By Edwin O’Dwyer

Maybe I shouldn’t have been as shocked as I was when he sat me down one day to tell me he’s been having an affair.

“Here’s the thing, it’s with another man,” he said, and when he did I was able to hear how effeminate his voice had become, and I wondered why I hadn’t noticed it before.

  I reacted vehemently, not really thinking, just saying the first thing that came into my head. “What’s he got that I haven’t?” I snarled at him. It was a silly question, of course.

“Do you really need me to answer that?” he grinned, and I felt my anger dissipating then quite suddenly. I couldn’t stay mad at him. He just seemed so inoffensive, sitting there and smiling at me in his little pink, perfectly-ironed shirt, his eyes beautifully accentuated by their expertly applied make-up.

  “No, I suppose I don’t,” I said, finding it impossible to keep the smirk from my face. “Come on then, let’s go have some cocktails. You can tell me all the gory details.”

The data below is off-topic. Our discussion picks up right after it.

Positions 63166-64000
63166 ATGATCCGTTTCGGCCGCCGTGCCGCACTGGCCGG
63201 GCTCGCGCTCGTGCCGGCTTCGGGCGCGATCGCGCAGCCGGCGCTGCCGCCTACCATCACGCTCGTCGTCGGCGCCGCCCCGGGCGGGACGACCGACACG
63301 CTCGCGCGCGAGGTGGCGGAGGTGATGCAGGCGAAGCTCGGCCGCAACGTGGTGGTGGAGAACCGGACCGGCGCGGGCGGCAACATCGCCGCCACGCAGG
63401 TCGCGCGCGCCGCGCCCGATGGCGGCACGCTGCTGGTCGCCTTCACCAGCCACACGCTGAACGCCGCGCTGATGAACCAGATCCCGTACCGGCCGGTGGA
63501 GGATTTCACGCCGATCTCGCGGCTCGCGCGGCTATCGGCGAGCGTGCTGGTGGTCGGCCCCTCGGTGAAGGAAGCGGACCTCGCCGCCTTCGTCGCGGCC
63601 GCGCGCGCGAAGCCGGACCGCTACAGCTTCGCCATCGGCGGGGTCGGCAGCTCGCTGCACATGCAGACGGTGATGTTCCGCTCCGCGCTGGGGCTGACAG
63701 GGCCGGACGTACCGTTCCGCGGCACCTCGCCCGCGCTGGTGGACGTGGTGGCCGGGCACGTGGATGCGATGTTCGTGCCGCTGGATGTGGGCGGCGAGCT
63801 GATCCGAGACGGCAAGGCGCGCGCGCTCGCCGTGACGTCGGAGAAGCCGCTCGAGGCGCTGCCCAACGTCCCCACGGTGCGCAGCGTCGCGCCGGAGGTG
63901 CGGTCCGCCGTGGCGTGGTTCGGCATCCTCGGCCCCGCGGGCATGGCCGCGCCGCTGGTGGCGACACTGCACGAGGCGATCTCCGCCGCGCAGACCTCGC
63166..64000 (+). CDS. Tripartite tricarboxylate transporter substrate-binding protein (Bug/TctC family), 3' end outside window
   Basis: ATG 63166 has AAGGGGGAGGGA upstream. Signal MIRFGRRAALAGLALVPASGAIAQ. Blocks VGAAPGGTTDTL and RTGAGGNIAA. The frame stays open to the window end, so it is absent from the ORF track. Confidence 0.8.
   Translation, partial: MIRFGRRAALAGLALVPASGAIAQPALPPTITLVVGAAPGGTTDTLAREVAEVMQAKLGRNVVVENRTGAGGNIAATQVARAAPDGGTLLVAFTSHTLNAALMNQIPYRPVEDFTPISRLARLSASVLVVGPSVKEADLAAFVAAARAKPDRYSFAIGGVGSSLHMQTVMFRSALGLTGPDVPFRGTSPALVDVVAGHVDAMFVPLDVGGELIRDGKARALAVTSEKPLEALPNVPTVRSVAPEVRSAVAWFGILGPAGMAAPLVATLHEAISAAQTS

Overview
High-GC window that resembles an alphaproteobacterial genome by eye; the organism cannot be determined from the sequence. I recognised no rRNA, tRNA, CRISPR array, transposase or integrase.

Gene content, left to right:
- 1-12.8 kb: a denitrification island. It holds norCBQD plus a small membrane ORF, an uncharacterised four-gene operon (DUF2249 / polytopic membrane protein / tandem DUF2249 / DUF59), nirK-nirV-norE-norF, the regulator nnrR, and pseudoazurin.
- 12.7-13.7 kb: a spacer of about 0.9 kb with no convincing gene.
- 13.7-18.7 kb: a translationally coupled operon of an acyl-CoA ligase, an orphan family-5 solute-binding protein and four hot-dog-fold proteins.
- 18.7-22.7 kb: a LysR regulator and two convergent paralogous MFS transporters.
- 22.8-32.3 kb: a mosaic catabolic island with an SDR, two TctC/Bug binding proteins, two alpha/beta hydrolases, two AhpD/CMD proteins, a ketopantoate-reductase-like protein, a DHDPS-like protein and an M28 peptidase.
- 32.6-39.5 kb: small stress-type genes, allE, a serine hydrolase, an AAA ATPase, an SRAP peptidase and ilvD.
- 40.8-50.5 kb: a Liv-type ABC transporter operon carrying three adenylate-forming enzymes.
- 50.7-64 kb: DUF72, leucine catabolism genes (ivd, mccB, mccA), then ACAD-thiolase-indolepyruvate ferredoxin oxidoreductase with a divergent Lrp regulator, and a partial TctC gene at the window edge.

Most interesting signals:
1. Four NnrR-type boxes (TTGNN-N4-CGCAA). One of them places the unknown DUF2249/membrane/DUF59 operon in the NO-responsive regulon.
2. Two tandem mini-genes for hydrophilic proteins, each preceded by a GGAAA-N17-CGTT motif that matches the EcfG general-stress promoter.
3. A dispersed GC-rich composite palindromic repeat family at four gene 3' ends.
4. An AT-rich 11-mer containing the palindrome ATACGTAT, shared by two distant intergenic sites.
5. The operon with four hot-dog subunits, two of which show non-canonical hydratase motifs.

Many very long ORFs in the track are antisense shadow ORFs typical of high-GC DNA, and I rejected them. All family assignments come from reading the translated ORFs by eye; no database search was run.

Edward O’Dwyer is an award-winning poet and short fiction writer from Limerick, Ireland. His most recent book is Cheat Sheets (Truth Serum Press, 2018), a collection of 108 very short stories, dark comedies on the theme of infidelity. Previous books include the poetry collections, The Rain on Cruise’s Street (Salmon Poetry, 2014), which was Highly Commended in the Forward Prizes, and Bad News, Good News, Bad News (Salmon Poetry, 2017). He is currently working on a sequel to Cheat Sheets, and a new poetry collection, Exquisite Prisons, which is due for publication in 2020.

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